How To Start A Residential House Cleaning Business Part 1

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So, you’ve decided to start a house cleaning business…

Congratulations! 

Cleaning is hard work, but it can yield a good income.  I have had my own business cleaning private houses for over 20 years.  I started when I was a single woman in my mid-twenties.  The idea of working alone and having control over my schedule appealed to me.  house cleaning businessI knew starting out that I could make at least 20 to 30 dollars an hour, and when the job was done, I could go home and not have to think about anything work-related.

In the past 20 plus years I have gotten married, had three children, and fostered and adopted three more children.  While I do not have the full cleaning schedule that I had as a single woman, cleaning has afforded me the flexibility of an income while being able to stay at home and take care of my family.

Whether you are looking to make a full-time income, a supplemental income, or simple want some quiet time and a little spending money (yes, when you have six kids, cleaning someone else’s house is considered personal uninterrupted quiet time), cleaning is a great business to choose.

So, how do you get started?

One of the greatest benefits of your cleaning business is that very little is required to start.  You will need transportation and a desire to work.  I started with a small ad in my local newspaper. Our area has a wonderful little paper called the Penny Power. It is delivered to everyone each Wednesday and is full of ads such as garage sale notices, items for sale and local jobs. An ad cost me about 20 dollars.  It was just as few lines such as “No time to clean or simply hate to? Let me do your dirty work for you!  Experienced, reliable and reasonable rates.  Call for more information”. cleaning business startup Nothing major, but if someone needed a cleaning person in our area, they checked the Penny Power.  You need to find what works in your area.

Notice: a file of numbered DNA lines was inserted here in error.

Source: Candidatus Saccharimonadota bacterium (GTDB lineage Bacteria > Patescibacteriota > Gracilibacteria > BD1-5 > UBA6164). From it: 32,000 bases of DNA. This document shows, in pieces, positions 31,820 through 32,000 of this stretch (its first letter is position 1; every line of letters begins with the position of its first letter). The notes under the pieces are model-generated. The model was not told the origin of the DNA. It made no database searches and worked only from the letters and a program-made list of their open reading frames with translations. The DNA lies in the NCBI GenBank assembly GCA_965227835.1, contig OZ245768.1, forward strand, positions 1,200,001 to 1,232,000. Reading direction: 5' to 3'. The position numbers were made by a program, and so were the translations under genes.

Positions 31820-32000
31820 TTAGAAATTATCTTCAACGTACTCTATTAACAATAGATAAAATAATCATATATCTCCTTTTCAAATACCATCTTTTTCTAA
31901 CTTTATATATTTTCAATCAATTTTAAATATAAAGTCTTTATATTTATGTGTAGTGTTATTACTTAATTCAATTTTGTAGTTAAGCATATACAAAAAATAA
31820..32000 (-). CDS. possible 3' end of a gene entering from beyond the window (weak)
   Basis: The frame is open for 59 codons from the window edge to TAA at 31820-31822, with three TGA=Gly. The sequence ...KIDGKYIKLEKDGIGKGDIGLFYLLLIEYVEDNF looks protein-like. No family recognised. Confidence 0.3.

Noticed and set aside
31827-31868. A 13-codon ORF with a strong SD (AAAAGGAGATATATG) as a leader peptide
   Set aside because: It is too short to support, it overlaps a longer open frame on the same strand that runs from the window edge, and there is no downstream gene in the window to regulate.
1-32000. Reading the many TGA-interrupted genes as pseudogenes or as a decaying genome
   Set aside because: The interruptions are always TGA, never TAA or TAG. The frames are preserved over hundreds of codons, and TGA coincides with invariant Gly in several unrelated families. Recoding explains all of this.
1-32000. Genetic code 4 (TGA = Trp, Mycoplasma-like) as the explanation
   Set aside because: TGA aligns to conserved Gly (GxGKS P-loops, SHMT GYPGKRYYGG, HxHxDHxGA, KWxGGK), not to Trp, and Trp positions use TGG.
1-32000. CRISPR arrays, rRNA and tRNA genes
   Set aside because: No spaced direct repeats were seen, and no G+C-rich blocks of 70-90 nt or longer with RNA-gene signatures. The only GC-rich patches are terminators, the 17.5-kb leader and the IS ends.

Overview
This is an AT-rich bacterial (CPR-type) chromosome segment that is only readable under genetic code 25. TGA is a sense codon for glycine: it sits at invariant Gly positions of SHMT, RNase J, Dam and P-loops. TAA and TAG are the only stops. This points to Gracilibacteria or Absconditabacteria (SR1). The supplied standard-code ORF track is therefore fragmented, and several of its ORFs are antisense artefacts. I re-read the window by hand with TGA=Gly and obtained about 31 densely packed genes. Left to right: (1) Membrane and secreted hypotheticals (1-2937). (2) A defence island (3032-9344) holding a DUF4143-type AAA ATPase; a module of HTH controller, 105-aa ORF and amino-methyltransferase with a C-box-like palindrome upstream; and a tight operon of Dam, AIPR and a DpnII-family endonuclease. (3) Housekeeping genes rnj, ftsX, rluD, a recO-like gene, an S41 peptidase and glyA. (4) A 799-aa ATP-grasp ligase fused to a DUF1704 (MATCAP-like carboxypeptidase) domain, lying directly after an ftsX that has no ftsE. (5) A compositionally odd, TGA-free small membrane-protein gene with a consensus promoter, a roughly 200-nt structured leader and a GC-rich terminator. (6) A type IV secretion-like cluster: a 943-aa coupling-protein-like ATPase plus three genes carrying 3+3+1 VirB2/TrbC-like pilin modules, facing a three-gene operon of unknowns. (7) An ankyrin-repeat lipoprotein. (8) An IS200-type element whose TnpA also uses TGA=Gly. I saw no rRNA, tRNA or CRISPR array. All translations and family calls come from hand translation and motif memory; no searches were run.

Once you get a few people to hire you to clean your home, and you prove that you are trustworthy, you will get jobs through word-of-mouth (free advertising!).  I only ever advertised twice and was able to have a full schedule within about six months.  

You can also distribute flyers in a target neighborhood.  If you have apartment buildings in your area, you could post an ad on the building’s bulletin board.  Look around you in the community and find out the best way to get the word out that you are available and looking for houses to clean.  It will not take long to get jobs, most people do not have time to clean and would much rather have someone else do the work for them.  There are numerous other ways to attract house cleaning customers if you want to be more aggressive.

Getting your first job

So the word is out and the calls start coming in.  What do you do now?  Have a list of references such as acquaintances who can vouch for your character, previous employers, teachers or anyone who has known you for any length of time.  Set up a time to go and meet your potential client and see their house.  Be courteous and professional on the phone.  This conversation is your first impression. 

Next, think about what you are going to charge.  This is a little tricky at first. I did not charge by the hour, I charged by the house.  I worked fast and did not take breaks, so charging by the hour would not have been a good deal for me.  I have also found that most people do not want to pay a person 30 dollars an hour to clean, however when you give a flat rate for their house, that is reasonable for the area in which you live, most people are understanding.  A 1200 sq. ft. house with 2 baths and not a lot to dust should take about 2 hours to clean.  You want to charge at least 40 dollars.  You should be making at 20 dollars per hour minimum. 

If you prove that you are reliable, and your work is good, clients will have no problem with your rates once you establish yourself.  Don’t sell yourself short, but also remember you are just starting out, and if you are happy with the agreement, then don’t worry about the money.  It would also be good to research what the going rate for house cleaning is in your location and go from there.

    When you start cleaning, your first priority should be to establish trust. Be on time, don’t cancel unless you absolutely must and do a good job. Be friendly but not invasive of your client’s privacy. Cleaning can actually be enjoyable and when you leave a house in proper order you will have a feeling of satisfaction and a job well done.

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